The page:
Alex Cobb was like so many of the others, speculating quietly for years on baseball’s dirtiest little secret.
In clubhouses and dugouts throughout the majors, pitchers and catchers frequently wondered how Astros hitters so often seemed to know what pitches were coming, and which weren’t.
How when playing at home they hit some pitches harder than they should have. Why they didn’t miss others that they typically would have.
“We were aware they were doing something,” said Rays catcher Mike Zunino, who through 2018 played three times a season in Houston with the Mariners. “We didn’t know the severity of it.”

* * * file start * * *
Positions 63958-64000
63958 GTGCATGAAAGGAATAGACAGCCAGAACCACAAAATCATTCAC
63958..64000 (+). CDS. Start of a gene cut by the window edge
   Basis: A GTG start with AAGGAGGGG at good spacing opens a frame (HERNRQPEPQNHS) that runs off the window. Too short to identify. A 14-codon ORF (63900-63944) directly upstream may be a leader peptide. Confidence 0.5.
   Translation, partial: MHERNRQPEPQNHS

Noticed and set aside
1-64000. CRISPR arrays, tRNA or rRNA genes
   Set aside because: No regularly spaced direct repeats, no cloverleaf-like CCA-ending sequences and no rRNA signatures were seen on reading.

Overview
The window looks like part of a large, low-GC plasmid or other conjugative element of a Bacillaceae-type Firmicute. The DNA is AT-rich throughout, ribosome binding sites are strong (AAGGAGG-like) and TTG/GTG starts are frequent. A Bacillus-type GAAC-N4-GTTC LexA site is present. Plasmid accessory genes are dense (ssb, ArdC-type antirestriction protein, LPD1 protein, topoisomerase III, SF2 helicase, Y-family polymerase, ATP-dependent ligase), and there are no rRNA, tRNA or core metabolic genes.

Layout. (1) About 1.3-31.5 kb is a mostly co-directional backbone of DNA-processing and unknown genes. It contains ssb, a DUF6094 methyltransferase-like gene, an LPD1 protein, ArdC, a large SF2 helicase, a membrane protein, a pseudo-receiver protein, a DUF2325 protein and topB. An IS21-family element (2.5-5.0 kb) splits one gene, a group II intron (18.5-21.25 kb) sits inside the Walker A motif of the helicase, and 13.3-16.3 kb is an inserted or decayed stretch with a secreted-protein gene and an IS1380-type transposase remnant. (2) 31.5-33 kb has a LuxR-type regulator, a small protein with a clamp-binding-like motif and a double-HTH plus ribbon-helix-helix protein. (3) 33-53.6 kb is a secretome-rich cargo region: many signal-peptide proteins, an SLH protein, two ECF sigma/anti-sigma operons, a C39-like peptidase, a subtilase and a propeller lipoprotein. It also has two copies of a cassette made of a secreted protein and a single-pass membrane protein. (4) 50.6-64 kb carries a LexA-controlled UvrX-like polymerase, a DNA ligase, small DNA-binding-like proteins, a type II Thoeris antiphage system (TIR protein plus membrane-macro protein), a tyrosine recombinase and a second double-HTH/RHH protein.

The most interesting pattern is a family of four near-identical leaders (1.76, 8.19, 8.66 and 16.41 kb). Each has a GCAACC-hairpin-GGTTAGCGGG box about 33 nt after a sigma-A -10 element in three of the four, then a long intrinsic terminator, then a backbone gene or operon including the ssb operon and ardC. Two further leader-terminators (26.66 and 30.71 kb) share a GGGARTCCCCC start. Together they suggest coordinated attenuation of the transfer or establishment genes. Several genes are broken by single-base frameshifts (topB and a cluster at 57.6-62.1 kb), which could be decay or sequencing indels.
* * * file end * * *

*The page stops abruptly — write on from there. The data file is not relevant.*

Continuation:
Now, Zunino does. And Cobb. And the rest of us.
Baseball’s biggest cheating scandal in modern history has been committed, investigated, adjudicated and kinda sorta apologized for.
By now, you’ve surely heard the details, first shared by former Astros/now A’s pitcher Mike Fiers to a reporter in November, confirmed by a Major League Baseball investigation that concluded in January, and finally addressed by the guilty parties last week.
The Astros, at least in 2017 and early 2018, were using a video camera aimed at the catcher to get the signs, a live feed to a monitor…